Individuals who believe that their VESSA rights have been violated may file a complaint with the IDOL within three years of the alleged violation.58 The IDOL will investigate the complaint, issue a decision stating its findings, and may award the following relief: back pay plus interest; equitable relief such as hiring, reinstatement, promotion and reasonable accommodations; and reasonable attorney’s fees and costs.59 As written, VESSA does not authorize private civil actions for any alleged violations.


First, Illinois employers should immediately update their handbook and equal employment opportunity ("EEO") policies to affirmatively state that the employer does not discriminate against victims of domestic or sexual violence. Employers should also adopt policies regarding requests for leave and for reasonable accommodations under VESSA. These policies can be modeled after the employer’s FMLA and ADA policies.

Second, employers should train management, human resources, and other personnel likely to receive requests for leave or reasonable accommodations on VESSA’s requirements and the specific provisions of the company’s policies. Finally, employers must post the required notice regarding VESSA rights.


Illinois’ VESSA provides unpaid leave and protection from discrimination and retaliation for survivors of domestic and sexual violence and their families. Therefore, VESSA makes it more likely that employees can deal with the violence and stay at, or return to, work. If employees know they cannot be fired for disclosing that they are victims of domestic or sexual violence, they are more likely to speak with their employers about it, allowing them to work together to develop safety plans and other steps to keep the workplace safe and the employee working. Therefore, VESSA will not only help survivors of domestic violence and sexual assault, it will also support Illinois employers and workplaces.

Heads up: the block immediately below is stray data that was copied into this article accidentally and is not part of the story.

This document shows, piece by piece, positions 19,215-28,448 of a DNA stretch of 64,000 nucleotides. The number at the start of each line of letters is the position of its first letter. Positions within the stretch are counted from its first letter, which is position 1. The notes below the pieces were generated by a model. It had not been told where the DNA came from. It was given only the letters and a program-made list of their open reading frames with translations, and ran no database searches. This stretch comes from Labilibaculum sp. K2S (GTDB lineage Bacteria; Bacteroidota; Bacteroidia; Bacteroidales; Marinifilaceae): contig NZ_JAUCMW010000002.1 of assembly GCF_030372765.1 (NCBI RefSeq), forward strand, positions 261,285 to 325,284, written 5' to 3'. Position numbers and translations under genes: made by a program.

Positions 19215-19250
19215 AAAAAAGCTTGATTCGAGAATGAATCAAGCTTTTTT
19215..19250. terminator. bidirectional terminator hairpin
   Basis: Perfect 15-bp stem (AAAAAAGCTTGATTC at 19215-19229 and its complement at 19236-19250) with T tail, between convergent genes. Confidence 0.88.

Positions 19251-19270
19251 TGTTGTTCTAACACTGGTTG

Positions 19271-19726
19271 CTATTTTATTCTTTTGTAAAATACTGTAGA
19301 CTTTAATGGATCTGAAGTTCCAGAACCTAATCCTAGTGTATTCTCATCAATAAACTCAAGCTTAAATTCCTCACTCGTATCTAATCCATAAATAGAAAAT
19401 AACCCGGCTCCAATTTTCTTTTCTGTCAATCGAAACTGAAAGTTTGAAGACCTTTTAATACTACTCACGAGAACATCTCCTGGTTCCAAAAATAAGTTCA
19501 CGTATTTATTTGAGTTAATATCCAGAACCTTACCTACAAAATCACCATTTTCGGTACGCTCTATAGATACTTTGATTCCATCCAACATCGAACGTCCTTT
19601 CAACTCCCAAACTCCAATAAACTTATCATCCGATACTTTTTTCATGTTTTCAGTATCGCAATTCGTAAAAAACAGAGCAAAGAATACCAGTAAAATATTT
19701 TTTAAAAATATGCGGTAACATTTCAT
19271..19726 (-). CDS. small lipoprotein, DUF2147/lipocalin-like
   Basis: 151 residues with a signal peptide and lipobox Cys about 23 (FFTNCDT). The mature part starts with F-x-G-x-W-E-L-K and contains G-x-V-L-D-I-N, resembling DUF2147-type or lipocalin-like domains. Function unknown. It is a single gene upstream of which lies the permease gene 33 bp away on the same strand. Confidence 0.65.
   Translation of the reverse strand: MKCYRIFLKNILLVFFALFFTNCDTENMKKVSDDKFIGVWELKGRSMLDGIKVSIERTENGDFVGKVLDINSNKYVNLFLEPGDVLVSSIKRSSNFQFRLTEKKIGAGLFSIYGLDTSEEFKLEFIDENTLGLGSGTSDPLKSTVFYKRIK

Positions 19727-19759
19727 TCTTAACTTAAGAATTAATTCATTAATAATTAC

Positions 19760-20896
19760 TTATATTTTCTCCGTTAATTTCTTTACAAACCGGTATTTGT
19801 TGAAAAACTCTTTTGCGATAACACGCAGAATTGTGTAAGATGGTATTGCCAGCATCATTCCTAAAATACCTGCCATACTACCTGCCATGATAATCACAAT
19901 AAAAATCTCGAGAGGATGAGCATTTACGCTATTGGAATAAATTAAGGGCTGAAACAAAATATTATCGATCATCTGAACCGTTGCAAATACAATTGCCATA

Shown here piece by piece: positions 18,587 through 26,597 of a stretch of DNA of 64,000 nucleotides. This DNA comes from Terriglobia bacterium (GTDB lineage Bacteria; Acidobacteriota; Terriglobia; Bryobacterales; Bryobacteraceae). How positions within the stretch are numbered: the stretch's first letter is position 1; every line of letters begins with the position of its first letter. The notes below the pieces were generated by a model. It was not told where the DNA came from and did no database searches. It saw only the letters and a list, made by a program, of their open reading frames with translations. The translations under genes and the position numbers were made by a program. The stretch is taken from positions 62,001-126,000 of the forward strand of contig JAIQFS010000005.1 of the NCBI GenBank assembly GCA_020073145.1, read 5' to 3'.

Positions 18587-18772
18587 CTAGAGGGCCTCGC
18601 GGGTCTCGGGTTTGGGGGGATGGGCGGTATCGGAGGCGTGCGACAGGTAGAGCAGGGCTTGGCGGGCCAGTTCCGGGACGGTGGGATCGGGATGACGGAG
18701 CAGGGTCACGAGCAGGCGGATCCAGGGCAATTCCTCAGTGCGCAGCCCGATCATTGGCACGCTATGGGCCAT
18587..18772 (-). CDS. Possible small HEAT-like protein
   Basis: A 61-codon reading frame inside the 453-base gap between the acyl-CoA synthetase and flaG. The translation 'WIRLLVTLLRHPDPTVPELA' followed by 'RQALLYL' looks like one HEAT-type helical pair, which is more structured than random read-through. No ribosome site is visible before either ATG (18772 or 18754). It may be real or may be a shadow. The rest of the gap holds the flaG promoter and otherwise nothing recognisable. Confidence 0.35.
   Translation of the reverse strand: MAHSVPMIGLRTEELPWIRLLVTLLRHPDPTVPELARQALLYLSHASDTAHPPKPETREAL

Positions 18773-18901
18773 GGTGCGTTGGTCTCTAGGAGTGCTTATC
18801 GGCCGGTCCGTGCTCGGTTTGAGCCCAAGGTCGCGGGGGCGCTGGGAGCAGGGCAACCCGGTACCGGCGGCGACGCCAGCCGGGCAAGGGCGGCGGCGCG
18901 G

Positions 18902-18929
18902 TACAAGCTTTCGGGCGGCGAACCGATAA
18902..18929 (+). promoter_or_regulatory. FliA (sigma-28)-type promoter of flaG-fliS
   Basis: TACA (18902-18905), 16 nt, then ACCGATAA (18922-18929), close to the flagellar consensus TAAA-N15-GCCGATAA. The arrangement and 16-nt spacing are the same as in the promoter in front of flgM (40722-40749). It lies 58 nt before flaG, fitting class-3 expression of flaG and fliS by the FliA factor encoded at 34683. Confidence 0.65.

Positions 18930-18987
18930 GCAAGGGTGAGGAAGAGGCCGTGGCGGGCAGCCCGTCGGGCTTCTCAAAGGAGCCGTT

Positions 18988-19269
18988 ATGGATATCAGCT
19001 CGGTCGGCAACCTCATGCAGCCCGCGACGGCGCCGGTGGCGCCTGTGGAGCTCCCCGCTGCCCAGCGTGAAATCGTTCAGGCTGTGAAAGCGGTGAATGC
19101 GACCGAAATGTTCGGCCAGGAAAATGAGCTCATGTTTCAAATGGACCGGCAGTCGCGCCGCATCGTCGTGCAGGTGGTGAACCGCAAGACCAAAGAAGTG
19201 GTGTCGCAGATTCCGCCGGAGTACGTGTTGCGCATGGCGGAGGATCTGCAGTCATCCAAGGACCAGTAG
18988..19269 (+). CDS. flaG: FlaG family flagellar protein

2 Pub. Act. 93-0591.

3 These laws can be found, respectively, at Cal. Lab. Code §§230, 230.1 (effective 2002, updated in 2003); C.R.S.A. §24-34-402.7 (effective 2002, updated 2003); 2003 HI S.B. 931 (enacted in 2003, effective Jan. 1, 2004); 26 M.R.S.A. §850 (effective 2002, amended 2003); R.I. Gen. Laws §12-28-10 (effective 1986).

4 NYC Admin. Code 8-107.1(2) (effective 2001) and Ord. No. 99-05 §1 (effective 1999), respectively.

5 The following states each have pending domestic violence laws: Arizona- S.B. 1552, 45th Leg., 1st reg. session (passed the Senate on March 20, 2001); Delaware- H.B. 276, 141st Gen. Assembly (in the House Appropriations Committee since June 2001); Kentucky- H.B. 171 (the bill was passed unanimously on February 24, 2003); Massachusetts- H.B. 3030, 182nd Gen. Ct. reg. sess. (in committee since 2001); Mississippi- H.B. 739, Reg. Sess. 2002 (the bill died in committee); New York- an additional bill, A.B. 31/S.B. 4646, 225th Ann. Leg. Sess. (referred to the Labor Committee in March 2003), H.B. 375 & S.B. 235, 186TH Gen. Ass. (passed the House unanimously on February 7, 2001); Pennsylvania- H.B. 713 & H.B. 315, 102nd Gen. Ass. (both bills are in committee); Tennessee, and Washington - S.B. 5329, 57th Leg. Wash. 2001 (passed the Senate in 2002).